An oral hearing into the proposed extension of Galway Harbour is taking place today. 

An Bord Pleanála expects the proceedings will take three weeks to complete.

The proposal to extend the harbour was lodged last year.

The project would cost €126 million and involve the reclamation of 24 hectares from the seabed and extensive development to enhance and expand the port.

Among the items included in the application are increased commercial storage, more than 200 new marine berths, a new fishing pier and a rail spur off the Galway-Dublin line.

The extension would be developed on reclaimed lands to south of the existing business park at the harbour.

This is a candidate Special Area of Conservation and a Special Protected Area.

The planned extension is deemed to be a Strategic Infrastructure project and approval for the development rests with An Bord Pleanála.

Outlining the reasons for the application this morning, project director Eamonn Waldron said it would address a severe constraint in terms of access and harbour size.

Mr Waldron said marine leisure, fishing capability, cruise business and industrial use would all increase as a result of the extension.

He said this would greatly enhance the economic growth of the region.

The hearing heard that access for marine vessels is badly constrained at present.

Navigation is complicated by the flow of the River Corrib.

The inner harbour area is controlled by dock gates that can only be open for four hours every 24 hours, severely limiting the potential of the harbour.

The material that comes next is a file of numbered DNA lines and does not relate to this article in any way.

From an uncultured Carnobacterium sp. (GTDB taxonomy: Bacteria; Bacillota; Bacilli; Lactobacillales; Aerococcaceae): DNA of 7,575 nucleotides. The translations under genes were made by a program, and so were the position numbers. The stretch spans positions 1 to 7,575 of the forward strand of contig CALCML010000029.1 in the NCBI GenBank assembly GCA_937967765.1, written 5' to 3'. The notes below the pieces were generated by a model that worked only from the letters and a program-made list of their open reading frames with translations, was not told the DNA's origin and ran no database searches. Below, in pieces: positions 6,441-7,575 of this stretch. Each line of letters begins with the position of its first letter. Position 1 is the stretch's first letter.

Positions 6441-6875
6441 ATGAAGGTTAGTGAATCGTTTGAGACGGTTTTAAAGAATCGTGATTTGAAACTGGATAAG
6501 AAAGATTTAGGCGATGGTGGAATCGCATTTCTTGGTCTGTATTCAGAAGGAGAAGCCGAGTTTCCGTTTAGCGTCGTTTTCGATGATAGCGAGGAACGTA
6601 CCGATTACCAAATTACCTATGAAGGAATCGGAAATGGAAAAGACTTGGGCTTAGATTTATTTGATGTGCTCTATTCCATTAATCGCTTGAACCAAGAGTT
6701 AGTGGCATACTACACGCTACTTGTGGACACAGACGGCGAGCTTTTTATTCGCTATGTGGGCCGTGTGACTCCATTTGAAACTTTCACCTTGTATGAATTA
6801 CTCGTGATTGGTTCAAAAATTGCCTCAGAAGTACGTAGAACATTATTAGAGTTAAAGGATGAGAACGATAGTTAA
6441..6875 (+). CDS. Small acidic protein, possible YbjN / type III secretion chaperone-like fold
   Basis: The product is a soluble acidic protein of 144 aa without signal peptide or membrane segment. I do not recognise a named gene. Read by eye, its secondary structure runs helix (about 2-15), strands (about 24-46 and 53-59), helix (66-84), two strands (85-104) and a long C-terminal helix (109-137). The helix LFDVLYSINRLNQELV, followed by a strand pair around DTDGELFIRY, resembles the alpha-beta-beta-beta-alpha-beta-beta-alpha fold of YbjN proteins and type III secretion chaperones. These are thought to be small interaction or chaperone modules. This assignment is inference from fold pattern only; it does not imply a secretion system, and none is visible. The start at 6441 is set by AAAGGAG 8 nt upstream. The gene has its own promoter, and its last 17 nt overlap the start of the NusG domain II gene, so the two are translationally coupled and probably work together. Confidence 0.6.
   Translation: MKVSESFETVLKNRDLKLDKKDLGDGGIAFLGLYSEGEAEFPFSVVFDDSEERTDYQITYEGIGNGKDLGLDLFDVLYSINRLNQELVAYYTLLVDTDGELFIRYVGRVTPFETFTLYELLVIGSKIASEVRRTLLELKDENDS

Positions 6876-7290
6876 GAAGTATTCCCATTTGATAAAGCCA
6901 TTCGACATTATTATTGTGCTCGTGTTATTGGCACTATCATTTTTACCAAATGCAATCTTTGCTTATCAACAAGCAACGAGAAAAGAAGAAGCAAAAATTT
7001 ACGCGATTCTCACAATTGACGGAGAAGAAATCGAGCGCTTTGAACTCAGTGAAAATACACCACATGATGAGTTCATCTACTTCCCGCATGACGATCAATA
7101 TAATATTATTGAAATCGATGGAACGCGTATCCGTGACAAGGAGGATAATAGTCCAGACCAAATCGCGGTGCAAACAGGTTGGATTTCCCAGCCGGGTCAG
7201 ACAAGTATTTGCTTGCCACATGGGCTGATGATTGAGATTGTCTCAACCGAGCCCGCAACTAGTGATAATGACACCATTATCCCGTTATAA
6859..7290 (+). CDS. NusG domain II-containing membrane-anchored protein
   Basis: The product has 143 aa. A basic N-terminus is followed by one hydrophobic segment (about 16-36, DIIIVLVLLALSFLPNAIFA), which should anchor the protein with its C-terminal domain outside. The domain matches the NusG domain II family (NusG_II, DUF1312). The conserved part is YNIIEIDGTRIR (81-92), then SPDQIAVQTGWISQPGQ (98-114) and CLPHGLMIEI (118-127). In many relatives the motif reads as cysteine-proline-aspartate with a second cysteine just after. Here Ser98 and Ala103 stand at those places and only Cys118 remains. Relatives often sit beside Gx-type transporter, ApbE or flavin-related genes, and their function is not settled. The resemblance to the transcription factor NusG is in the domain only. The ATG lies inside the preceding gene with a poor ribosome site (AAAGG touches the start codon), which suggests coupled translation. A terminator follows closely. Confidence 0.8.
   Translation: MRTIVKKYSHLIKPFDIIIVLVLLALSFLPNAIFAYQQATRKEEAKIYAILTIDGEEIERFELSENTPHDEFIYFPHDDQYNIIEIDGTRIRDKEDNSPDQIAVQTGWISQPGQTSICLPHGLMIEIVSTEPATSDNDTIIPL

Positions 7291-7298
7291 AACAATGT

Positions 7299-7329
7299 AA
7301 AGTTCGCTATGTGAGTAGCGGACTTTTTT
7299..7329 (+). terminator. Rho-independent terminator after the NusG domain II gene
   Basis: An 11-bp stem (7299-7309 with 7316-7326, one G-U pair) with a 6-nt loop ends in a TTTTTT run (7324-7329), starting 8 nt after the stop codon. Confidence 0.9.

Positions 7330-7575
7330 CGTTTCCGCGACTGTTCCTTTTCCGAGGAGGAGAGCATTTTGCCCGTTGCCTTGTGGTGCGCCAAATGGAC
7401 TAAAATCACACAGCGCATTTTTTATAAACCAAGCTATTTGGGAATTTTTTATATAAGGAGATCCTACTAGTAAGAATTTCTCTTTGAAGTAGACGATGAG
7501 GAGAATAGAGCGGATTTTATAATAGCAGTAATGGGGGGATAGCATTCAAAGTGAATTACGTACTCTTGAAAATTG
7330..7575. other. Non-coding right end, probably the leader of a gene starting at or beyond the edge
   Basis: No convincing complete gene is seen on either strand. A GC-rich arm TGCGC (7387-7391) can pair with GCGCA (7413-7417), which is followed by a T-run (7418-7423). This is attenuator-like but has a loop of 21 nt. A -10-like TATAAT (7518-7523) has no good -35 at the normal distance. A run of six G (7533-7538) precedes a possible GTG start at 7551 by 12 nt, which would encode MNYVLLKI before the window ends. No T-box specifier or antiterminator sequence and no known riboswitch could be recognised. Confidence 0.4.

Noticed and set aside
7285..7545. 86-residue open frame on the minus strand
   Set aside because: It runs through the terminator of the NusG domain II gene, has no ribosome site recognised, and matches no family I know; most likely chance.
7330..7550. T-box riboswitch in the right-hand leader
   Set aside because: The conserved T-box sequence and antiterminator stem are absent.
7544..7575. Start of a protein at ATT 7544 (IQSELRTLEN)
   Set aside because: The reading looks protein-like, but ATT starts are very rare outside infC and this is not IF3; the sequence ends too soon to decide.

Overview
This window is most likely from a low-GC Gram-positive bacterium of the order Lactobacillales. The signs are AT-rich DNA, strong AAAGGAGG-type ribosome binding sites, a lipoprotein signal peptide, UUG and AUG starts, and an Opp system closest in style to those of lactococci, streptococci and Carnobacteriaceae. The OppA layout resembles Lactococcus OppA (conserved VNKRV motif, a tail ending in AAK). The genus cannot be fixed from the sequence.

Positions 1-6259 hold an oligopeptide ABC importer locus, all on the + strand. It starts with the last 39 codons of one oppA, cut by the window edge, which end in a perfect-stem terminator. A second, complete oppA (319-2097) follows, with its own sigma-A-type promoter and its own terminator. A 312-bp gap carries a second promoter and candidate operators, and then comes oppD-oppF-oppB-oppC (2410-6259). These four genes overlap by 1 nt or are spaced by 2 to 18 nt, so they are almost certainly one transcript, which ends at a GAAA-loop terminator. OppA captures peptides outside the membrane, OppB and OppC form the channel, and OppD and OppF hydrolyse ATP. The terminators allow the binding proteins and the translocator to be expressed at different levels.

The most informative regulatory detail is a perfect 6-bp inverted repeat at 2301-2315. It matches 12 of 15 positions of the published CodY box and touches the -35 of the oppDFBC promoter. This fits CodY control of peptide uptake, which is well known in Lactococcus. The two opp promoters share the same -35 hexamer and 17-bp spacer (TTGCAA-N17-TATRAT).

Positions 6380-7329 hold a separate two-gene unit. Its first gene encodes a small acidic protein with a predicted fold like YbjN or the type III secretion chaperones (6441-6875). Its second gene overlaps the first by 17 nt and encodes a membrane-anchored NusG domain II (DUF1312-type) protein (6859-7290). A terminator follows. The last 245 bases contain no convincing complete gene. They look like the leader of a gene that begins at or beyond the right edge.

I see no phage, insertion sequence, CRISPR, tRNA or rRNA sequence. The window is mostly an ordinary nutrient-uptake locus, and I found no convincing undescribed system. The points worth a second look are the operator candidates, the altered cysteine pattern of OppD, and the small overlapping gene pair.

The first stage of the proceedings will examine the ecology and hydrology elements of the development.

More than 130 submissions have been made by prescribed bodies and members of the public during the consultation process leading to the hearing.

The hearing also heard that the development would not cause an increased risk of flooding in the city. 

Engineering Hydrologist Anthony Cawley has been working on the project for the Galway Harbour Company for the past four years.

He outlined the findings from his review of the proposed developments, with a particular reference to water quality and flood risk.

Mr Cawley told the hearing that he carried out a detailed examination of the possible impacts the extension would have on coastal processes in Galway Bay.

On the issue of flood risk, he examined looked at the potential impact on the Claddagh, Southpark, Renmore, Salthill and docks areas.

Mr Cawley said his simulations, taking into account possible wind strength, river flow, tides and storm surges, did not reveal any perceptible impact of coastal flooding due to the harbour development.

Similarly, he contended that bathing water quality would not be detrimentally impacted.

Mr Cawley said the coastal perimeters of Galway city were all vulnerable to flooding, regardless of any developments.

He told the hearing that the harbour extension plan had been designed to meet flood risk standards and would not result in coastal erosion of vulnerable areas in Galway Bay.